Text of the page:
“HUNGER: In Bed With Roy Cohn,” written by Joan Beber, is currently a guest production on stage at the Odyssey Theatre and attempts to get into the mind of Roy Cohn (no relation to your reviewer), one of the most infamous people of the last century. A closeted gay Republican attorney, he was responsible for prosecuting Ethel and Julius Rosenberg resulting in their execution as spies, and was Joseph McCarthy’s Chief Counsel on the notorious House Un-American Activities Committee which ruined lives by accusing countless people of being Communists, a notable black mark in American history.
Playwright Joan Beber attempts to cover the final day of Cohn’s life in a play that is disjointed, lacks focus, and whose characters are simply cardboard cutouts with cheap clichéd mannerisms imposed for effect purposes. Is it a comedy, a tragedy, a musical, a drama, or a Theatre of the Absurd piece? It is all of the above and none of the above, lacking what is known in the “trade” as organic truth, with pieces of business – (scripted or directed?) arbitrarily imposed on the ensemble of very competent, professional actors who must be congratulated for servicing the material as written and directed.
Played valiantly, by a talented Barry Pearl, Cohn is in bed as the audience files in. Hugging his froggie, in short order, we learn he is in his own Purgatory and is dying (he actually died of AIDS). In short order, his life begins to flash before him with the key people in his life appearing to either confront or reenact pivotal moments.
Cohn eats a tuna fish sandwich prepared by his sexy, seductive housekeeper Lizette, played with flair by a charming Presciliana Esparolini, who has removed the crust from the bread as instructed by his domineering Jewish mother Dora, a comic strip character played by a talented Cheryl David, who obviously followed as directed and does a creditable job, given the writing and directorial demands. Pearl, wearing a froggie hat, talks to his stuffed froggie and soon we are treated to a medley of burps and farts (always good for a cheap laugh) and Esparolini dances a version of the Cha Cha. Don’t get me wrong. She’s a terrific dancer and it would great to see her in a real musical, but in this context, it’s just plain silly.
Under the usually skilled direction of Jules Aaron, Cohn’s life gradually begins to unfold before our ultimately unbelieving eyes and one by one the key people who had been in his life begin to appear in a series of flashbacks. A beautiful young man appears from under the bed and dances. Yes. Dances. Hence, another non sequitur musical number, which has no reason for being. In point of fact, if all the sophomoric, unimaginative, unoriginal, dance numbers by choreographer Kay Cole were surgically removed, the script might be salvageable as the narrative deals with historically interesting issues, but unfortunately the playwright got in her own way by trying to do too much. As they say, less is more. Ah. But like this play, I digress. So, back to the beautiful, scantily young man who is forced to dance around the stage. You might be asking yourself, who is this person? Well, it turns out, he’s the younger version of Cohn who is silent throughout most of the play, acting as Cohn’s alter ego.
In keeping with introducing key players in his life, we meet G. David Schine, Cohn’s lover played by Tom Galup, who never gets beneath the surface, but has a pivotal role, appearing and reappearing throughout the muddy proceedings. Dora refuses to believe that her son is a homosexual and does everything she can to discourage their relationship and puts herself in the middle of them in bed. The extremely loving, touchy, feely relationship between mom and Roy is spooky and feels like it’s bordering on being incestuous.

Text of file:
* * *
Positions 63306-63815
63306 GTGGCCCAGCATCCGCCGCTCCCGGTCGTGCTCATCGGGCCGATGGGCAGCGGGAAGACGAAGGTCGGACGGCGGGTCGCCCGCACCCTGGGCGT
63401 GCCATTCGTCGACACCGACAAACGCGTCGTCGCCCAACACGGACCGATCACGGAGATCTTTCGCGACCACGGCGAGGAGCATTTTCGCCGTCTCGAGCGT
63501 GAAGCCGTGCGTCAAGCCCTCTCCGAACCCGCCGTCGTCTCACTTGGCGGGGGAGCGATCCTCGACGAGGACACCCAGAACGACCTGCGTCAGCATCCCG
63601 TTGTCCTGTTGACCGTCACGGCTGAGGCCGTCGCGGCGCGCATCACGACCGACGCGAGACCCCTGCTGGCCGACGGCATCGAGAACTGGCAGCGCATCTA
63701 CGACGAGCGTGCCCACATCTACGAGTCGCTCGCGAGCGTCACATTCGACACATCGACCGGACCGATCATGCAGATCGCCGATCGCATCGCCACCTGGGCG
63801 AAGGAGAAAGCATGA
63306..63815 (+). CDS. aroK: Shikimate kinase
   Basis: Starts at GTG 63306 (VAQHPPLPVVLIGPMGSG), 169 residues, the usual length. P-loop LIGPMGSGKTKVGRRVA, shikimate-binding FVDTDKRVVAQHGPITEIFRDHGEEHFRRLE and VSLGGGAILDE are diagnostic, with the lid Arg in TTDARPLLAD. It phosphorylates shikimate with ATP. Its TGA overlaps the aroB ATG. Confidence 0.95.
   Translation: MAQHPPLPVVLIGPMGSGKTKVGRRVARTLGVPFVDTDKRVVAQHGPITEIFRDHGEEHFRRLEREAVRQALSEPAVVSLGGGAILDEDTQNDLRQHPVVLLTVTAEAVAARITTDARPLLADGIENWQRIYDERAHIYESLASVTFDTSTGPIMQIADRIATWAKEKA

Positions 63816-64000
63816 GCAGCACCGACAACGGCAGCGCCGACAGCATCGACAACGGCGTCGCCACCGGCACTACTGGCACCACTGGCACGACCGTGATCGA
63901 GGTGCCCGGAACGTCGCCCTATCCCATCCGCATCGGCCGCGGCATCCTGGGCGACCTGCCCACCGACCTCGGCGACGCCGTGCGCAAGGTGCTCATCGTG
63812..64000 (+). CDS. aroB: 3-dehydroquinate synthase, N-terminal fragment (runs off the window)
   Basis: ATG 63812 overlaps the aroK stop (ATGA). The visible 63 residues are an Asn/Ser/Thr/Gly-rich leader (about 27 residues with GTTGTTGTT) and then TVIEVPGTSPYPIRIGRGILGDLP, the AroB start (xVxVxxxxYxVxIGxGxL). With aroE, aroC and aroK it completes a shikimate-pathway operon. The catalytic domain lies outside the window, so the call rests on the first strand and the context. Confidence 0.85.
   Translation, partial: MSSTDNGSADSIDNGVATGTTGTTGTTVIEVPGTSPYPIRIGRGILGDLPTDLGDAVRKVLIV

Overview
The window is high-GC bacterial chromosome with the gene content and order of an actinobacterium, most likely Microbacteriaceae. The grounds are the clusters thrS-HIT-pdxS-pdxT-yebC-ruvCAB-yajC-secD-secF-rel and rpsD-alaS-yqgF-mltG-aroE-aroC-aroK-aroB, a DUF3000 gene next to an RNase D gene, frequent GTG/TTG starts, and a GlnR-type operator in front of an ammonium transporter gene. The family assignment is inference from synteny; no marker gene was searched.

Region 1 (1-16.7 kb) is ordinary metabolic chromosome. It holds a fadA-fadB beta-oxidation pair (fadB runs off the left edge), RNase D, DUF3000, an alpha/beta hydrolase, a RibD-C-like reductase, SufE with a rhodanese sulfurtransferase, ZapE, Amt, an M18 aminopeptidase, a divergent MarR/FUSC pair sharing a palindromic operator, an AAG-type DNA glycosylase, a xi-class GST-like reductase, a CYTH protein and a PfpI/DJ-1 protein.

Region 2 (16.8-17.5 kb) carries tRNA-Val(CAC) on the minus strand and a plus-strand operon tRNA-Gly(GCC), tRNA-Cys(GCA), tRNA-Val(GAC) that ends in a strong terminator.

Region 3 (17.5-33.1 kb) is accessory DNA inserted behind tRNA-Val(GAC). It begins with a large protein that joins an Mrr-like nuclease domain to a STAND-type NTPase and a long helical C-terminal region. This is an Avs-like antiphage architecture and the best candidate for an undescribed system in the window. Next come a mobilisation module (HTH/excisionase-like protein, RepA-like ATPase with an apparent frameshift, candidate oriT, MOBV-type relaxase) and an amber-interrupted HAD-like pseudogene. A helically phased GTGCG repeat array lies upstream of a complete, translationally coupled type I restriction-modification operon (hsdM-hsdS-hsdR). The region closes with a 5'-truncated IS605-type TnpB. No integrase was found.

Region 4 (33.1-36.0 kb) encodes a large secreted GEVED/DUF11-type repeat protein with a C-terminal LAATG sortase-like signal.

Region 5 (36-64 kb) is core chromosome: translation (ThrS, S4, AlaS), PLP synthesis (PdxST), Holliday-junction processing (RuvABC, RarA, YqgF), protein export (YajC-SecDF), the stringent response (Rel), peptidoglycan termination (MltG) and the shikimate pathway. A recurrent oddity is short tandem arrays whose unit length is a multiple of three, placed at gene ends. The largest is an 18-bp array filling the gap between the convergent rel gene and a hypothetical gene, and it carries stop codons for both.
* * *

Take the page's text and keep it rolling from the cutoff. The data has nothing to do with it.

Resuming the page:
We next meet Julius Rosenberg, played by Jon Levenson, who confronts Cohn about his role in sending him and his wife to the electric chair. We never see Ethel, but do hear from her and images designed by Adam Flemming take us back to that painful time in our history. Levenson gives one of the purest performances, avoiding cliché choices. I wish the same could be said for Liza de Weerd who gives a pathetic rendition of journalism icon Barbara Walters, reducing her to a goofy scatterbrain, and David Sessions’ caricature of Ronald Reagan, while a crowd pleaser, should have most definitely been reigned in by the director. Both these characterizations might be good material for “Saturday Night Live,” but this is not good stagecraft.
Throughout the proceedings, people enter from under the bed or from through a curtain behind the bed and Cohn’s life continues to flash before him through the inappropriate gimmick of music and dance. And, gimmick it is, as the musical numbers are imposed and do not grow organically so that instead of moving the story forward, it causes arrested development. Oh yes. In keeping with the bag of tricks, director Aaron has thrown in several strobe light sequences as well as Pearl, and the audience, having to endure frontal nudity. As far as poor mom is concerned, well, she ages and even has a stroke and David’s Dora does her best to invest these transitions with a semblance of truth.
The technical elements service the material accordingly beginning with a versatile set design by John Iacovelli, Original Music/Sound Design by Max Kinberg, Lighting Design by Jeremy Pivnick, and Costume Design by Shon Le Blanc.
It’s a relief that this is not a Odyssey Theatre Ensemble production, but a rent-paying guest production as given Artistic Director Ron Sossi’s brilliant, pioneering theatrical record, I believe he would have tossed this show out after the first nibble.
2055 S. Sepulveda Blvd.
Los Angeles, CA 90025
Run: Friday and Saturday: 8 p.m.
Sunday: 2 p.m.
Closing: March 11, 2012
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